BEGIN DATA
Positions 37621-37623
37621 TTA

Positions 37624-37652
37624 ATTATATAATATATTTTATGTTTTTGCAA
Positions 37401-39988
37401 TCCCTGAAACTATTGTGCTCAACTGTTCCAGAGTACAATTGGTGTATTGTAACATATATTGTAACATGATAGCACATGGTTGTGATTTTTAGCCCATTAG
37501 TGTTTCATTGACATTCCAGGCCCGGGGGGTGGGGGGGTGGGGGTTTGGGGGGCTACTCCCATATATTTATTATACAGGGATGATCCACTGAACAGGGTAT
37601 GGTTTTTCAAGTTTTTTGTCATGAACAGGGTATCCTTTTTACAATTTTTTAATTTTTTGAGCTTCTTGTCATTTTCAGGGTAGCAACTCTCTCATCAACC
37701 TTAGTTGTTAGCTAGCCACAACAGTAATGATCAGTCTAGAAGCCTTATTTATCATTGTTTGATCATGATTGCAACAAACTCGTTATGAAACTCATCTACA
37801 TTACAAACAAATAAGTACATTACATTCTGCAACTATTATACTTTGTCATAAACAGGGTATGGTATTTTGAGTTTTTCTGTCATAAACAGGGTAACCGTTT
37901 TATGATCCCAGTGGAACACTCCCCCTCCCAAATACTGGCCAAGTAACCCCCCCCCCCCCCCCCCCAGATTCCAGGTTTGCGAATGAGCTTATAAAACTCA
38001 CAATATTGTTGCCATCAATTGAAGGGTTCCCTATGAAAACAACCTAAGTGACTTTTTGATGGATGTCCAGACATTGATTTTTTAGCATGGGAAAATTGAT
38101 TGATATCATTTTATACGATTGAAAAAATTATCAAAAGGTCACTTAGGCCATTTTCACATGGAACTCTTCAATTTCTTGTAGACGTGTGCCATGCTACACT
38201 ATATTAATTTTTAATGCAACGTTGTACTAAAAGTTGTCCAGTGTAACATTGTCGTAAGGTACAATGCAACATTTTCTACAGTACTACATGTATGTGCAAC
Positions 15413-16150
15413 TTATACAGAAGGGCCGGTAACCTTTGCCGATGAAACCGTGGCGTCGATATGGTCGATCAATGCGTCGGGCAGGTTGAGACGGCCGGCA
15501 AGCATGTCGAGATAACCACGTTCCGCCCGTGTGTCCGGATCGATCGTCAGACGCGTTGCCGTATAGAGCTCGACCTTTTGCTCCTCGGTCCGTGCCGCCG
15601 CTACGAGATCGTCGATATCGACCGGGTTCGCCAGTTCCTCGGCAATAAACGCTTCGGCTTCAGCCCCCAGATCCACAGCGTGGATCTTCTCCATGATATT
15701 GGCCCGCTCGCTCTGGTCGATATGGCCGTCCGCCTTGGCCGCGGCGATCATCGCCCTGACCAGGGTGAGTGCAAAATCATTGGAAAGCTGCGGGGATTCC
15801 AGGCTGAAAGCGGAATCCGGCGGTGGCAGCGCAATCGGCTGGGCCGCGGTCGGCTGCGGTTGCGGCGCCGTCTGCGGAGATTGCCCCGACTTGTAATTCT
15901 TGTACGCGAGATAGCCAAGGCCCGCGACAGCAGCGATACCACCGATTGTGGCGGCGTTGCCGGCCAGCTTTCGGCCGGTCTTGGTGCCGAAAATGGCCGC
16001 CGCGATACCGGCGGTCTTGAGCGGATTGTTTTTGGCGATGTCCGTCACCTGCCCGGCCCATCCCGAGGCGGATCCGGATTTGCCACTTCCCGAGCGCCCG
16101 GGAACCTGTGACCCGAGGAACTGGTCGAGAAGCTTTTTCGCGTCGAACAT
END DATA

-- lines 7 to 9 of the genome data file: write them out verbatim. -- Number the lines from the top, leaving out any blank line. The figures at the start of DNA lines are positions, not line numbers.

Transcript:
37501 TGTTTCATTGACATTCCAGGCCCGGGGGGTGGGGGGGTGGGGGTTTGGGGGGCTACTCCCATATATTTATTATACAGGGATGATCCACTGAACAGGGTAT
37601 GGTTTTTCAAGTTTTTTGTCATGAACAGGGTATCCTTTTTACAATTTTTTAATTTTTTGAGCTTCTTGTCATTTTCAGGGTAGCAACTCTCTCATCAACC
37701 TTAGTTGTTAGCTAGCCACAACAGTAATGATCAGTCTAGAAGCCTTATTTATCATTGTTTGATCATGATTGCAACAAACTCGTTATGAAACTCATCTACA